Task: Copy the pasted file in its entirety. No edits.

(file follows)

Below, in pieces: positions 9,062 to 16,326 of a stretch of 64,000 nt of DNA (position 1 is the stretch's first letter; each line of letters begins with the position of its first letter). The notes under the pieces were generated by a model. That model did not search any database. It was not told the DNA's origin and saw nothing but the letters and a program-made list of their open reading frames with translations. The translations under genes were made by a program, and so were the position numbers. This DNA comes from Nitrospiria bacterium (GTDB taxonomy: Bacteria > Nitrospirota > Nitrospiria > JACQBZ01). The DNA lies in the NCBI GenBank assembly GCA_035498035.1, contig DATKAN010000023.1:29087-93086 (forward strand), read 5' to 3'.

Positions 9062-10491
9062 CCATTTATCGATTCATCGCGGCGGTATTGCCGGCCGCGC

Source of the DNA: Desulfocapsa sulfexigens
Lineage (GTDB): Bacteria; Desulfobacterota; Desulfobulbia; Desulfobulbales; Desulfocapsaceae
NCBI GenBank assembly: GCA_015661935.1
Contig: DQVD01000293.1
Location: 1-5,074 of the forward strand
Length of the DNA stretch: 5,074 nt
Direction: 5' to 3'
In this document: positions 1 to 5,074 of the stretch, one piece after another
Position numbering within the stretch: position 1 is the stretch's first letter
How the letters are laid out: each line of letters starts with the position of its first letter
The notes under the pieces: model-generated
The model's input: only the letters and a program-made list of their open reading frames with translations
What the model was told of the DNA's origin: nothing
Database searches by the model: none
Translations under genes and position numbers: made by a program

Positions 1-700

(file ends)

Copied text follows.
Below, in pieces: positions 9,062 to 16,326 of a stretch of 64,000 nt of DNA (position 1 is the stretch's first letter; each line of letters begins with the position of its first letter). The notes under the pieces were generated by a model. That model did not search any database. It was not told the DNA's origin and saw nothing but the letters and a program-made list of their open reading frames with translations. The translations under genes were made by a program, and so were the position numbers. This DNA comes from Nitrospiria bacterium (GTDB taxonomy: Bacteria > Nitrospirota > Nitrospiria > JACQBZ01). The DNA lies in the NCBI GenBank assembly GCA_035498035.1, contig DATKAN010000023.1:29087-93086 (forward strand), read 5' to 3'.

Positions 9062-10491
9062 CCATTTATCGATTCATCGCGGCGGTATTGCCGGCCGCGC

Source of the DNA: Desulfocapsa sulfexigens
Lineage (GTDB): Bacteria; Desulfobacterota; Desulfobulbia; Desulfobulbales; Desulfocapsaceae
NCBI GenBank assembly: GCA_015661935.1
Contig: DQVD01000293.1
Location: 1-5,074 of the forward strand
Length of the DNA stretch: 5,074 nt
Direction: 5' to 3'
In this document: positions 1 to 5,074 of the stretch, one piece after another
Position numbering within the stretch: position 1 is the stretch's first letter
How the letters are laid out: each line of letters starts with the position of its first letter
The notes under the pieces: model-generated
The model's input: only the letters and a program-made list of their open reading frames with translations
What the model was told of the DNA's origin: nothing
Database searches by the model: none
Translations under genes and position numbers: made by a program

Positions 1-700